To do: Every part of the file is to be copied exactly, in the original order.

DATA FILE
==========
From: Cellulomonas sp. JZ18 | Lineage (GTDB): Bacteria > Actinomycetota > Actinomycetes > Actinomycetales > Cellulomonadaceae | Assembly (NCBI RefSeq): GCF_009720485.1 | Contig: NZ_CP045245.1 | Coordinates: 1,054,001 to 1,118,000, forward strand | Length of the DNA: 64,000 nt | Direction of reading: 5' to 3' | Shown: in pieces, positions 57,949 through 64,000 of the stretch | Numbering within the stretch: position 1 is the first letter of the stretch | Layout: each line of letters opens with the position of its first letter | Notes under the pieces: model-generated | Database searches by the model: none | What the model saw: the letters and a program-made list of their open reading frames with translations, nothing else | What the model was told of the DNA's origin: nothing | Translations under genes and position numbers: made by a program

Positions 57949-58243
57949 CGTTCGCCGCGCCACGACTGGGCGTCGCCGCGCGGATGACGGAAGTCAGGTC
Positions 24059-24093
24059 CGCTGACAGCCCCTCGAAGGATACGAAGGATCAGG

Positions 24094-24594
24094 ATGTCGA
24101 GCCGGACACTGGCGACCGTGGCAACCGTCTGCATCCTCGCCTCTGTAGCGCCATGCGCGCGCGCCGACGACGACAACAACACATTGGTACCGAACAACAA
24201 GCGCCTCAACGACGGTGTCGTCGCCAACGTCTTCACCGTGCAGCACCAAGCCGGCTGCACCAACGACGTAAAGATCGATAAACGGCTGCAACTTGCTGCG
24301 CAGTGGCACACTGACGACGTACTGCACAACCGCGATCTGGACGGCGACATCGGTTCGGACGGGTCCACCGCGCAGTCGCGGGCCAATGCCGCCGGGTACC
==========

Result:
From: Cellulomonas sp. JZ18 | Lineage (GTDB): Bacteria > Actinomycetota > Actinomycetes > Actinomycetales > Cellulomonadaceae | Assembly (NCBI RefSeq): GCF_009720485.1 | Contig: NZ_CP045245.1 | Coordinates: 1,054,001 to 1,118,000, forward strand | Length of the DNA: 64,000 nt | Direction of reading: 5' to 3' | Shown: in pieces, positions 57,949 through 64,000 of the stretch | Numbering within the stretch: position 1 is the first letter of the stretch | Layout: each line of letters opens with the position of its first letter | Notes under the pieces: model-generated | Database searches by the model: none | What the model saw: the letters and a program-made list of their open reading frames with translations, nothing else | What the model was told of the DNA's origin: nothing | Translations under genes and position numbers: made by a program

Positions 57949-58243
57949 CGTTCGCCGCGCCACGACTGGGCGTCGCCGCGCGGATGACGGAAGTCAGGTC
Positions 24059-24093
24059 CGCTGACAGCCCCTCGAAGGATACGAAGGATCAGG

Positions 24094-24594
24094 ATGTCGA
24101 GCCGGACACTGGCGACCGTGGCAACCGTCTGCATCCTCGCCTCTGTAGCGCCATGCGCGCGCGCCGACGACGACAACAACACATTGGTACCGAACAACAA
24201 GCGCCTCAACGACGGTGTCGTCGCCAACGTCTTCACCGTGCAGCACCAAGCCGGCTGCACCAACGACGTAAAGATCGATAAACGGCTGCAACTTGCTGCG
24301 CAGTGGCACACTGACGACGTACTGCACAACCGCGATCTGGACGGCGACATCGGTTCGGACGGGTCCACCGCGCAGTCGCGGGCCAATGCCGCCGGGTACC